In the financial crisis of 2008/09, but especially with the massive stimulus packages following the outbreak of the pandemic, fiscal and monetary policy have again increasingly worked together. Are we currently experiencing some sort of revival of the 1960s?

Absolutely. The belief in Keynesian economics has had peaks and valleys over the past sixty years. Today, I think Keynesian theory is on the rise again – not so much in rhetoric but in actions. If you look at how the world reacted to the crisis in 2008 and 2020, that was Keynesianism big time. No country said «I’m going Keynesian here». But they did go Keynesian again in a big way.

How do you explain this reversal?

Around the world, the last two episodes led to such deep recessions that the choice of who plays first fiddle and second fiddle between fiscal and monetary policy became silly. It was basically «get the whole orchestra», everybody has to pitch in to try to get the US economy, the British economy, the Swiss economy out of the hole. So fiscal and monetary policy, even with independent central banks, were working hand in glove, pushing in the same direction. The question is how long that lasts.

The answer to this question may soon be revealed, as a further downturn is on the horizon for next year. How big is the risk of a recession?

In Europe it’s for sure that we will have a recession in 2023. In the US it’s not definite, but fairly likely. So I’m worried that if we have a recession, the job of pulling the economy out of the recession is going to be completely left to the Fed.

Why?

We’re not going to get a big fiscal response for two main reasons: First, the deficit remains huge from the previous episode. It’s shrinking from titanically large to just gigantic, and that’s a deterrent for fiscal policy. Second, starting in early January, the House of Representatives will be in the hands of a Republican majority, and they show no inclination whatsoever to be cooperative in any way. In fact, they are more likely to make things worse by threatening the US to have a technical default on its debt because of the silly debt ceiling. People talk about American exceptionalism, and when Americans talk about it it’s usually the good things. But there are a few really silly things, and the debt ceiling is one of them.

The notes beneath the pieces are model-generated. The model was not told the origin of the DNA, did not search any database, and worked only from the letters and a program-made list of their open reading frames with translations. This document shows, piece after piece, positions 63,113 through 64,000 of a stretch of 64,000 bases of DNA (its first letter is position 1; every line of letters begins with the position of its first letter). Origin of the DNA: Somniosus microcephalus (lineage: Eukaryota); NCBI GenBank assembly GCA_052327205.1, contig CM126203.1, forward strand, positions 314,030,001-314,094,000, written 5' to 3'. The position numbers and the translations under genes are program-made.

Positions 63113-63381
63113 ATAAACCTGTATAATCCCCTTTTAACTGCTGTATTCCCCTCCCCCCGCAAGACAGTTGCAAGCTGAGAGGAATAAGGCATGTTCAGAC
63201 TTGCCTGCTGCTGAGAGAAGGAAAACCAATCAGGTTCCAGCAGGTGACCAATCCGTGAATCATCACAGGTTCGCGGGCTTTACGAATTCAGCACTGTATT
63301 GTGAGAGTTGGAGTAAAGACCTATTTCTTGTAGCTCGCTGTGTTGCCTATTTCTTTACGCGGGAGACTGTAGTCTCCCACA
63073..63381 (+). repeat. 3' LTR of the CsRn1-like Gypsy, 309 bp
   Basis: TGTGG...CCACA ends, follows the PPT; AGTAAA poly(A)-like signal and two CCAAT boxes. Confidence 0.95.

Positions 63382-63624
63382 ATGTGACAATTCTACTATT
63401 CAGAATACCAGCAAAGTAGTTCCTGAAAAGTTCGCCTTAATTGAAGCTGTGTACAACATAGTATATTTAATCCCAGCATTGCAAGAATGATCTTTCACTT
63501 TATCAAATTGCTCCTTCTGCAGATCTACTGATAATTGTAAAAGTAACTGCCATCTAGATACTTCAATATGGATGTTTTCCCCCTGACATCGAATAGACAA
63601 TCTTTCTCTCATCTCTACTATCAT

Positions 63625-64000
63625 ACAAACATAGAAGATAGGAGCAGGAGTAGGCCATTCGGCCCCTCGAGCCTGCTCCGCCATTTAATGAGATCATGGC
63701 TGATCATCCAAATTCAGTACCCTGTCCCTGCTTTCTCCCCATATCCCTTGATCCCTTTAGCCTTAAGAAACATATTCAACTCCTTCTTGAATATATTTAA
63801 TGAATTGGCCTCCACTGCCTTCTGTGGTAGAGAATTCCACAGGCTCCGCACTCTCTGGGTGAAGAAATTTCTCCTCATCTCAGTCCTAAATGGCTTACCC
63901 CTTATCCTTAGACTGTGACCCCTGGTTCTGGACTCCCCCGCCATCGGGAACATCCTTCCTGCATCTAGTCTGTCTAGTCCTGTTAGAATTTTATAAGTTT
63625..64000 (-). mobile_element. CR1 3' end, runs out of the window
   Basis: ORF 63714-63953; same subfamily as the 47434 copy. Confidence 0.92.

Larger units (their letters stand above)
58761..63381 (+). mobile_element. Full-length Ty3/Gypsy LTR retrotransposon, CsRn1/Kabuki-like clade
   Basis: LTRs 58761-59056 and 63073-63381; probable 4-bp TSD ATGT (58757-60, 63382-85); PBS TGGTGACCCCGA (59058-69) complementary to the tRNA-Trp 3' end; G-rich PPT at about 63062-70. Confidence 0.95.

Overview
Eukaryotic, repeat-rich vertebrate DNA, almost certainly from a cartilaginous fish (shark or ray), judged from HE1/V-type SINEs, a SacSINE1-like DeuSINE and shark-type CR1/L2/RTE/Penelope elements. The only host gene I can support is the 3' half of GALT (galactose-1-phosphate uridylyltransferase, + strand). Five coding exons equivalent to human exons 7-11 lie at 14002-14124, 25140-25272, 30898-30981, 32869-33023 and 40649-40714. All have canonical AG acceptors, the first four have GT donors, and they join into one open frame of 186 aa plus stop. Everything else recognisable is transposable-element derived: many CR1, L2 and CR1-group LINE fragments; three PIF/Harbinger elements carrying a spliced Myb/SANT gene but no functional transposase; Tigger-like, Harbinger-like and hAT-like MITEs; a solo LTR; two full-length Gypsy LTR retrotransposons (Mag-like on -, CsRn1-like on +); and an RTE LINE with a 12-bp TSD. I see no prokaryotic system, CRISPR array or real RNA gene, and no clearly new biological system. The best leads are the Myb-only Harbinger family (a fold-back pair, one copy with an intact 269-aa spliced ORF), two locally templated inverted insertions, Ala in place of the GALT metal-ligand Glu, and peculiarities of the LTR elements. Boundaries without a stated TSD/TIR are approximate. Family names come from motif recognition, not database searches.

Does this mean the Federal Reserve will once again print money on a grand scale if the economy does indeed slide into recession?

In the first instance it will be about cutting interest rates. Maybe that will be the whole story, depending on how severe the recession looks. Right now, the Fed is raising interest rates, and by the time it finishes raising, the short-term rate of interest may be 5% or something like that. This will give the Fed a lot of room to come down. When the pandemic hit, the short-term rate of interest was 1.75%, so the Fed didn’t have much room to come down. So this time, lowering interest rates will hopefully be enough.

The Fed has raised interest rates at a rapid pace to 4.5%. It is also withdrawing liquidity from the financial system by shrinking its balance sheet. This is fueling fears of a hard landing of the economy. What’s your take on this? Are policy makers committing a mistake?

I don’t think so. The Fed has learned and internalized some important lessons of history. One of which is that the effects of monetary policy on the real economy work with long delays, and on inflation the delays are even longer. It’s like if you have a headache, and you take two aspirins. Two minutes later, you still have a headache, but you don’t immediately take two more aspirins. So the Fed applies this medicine, trying to slow down the economy to get rid of inflation, and it takes a long time to work. You have to pay attention to that in order not to overdose the economy.

So what will happen next year regarding monetary policy?

I take a lot of solace in the fact that many people on the Federal Reserve, starting with Jerome Powell but not limited to him, are talking quite forthrightly about that hazard: that there are long lags in the effects of monetary policy. They say: we don’t want to overdo it. And that’s a very important thought for them to have in mind. So I think we’re a lot closer to the end of this tightening cycle than to the beginning, and they seem very cognizant of that.

Fed Chairman Powell is visibly trying to create an image for himself as a strict inflation fighter like Paul Volcker in his day. To what extent can today’s environment be compared with the time forty years ago when Volcker headed the Fed?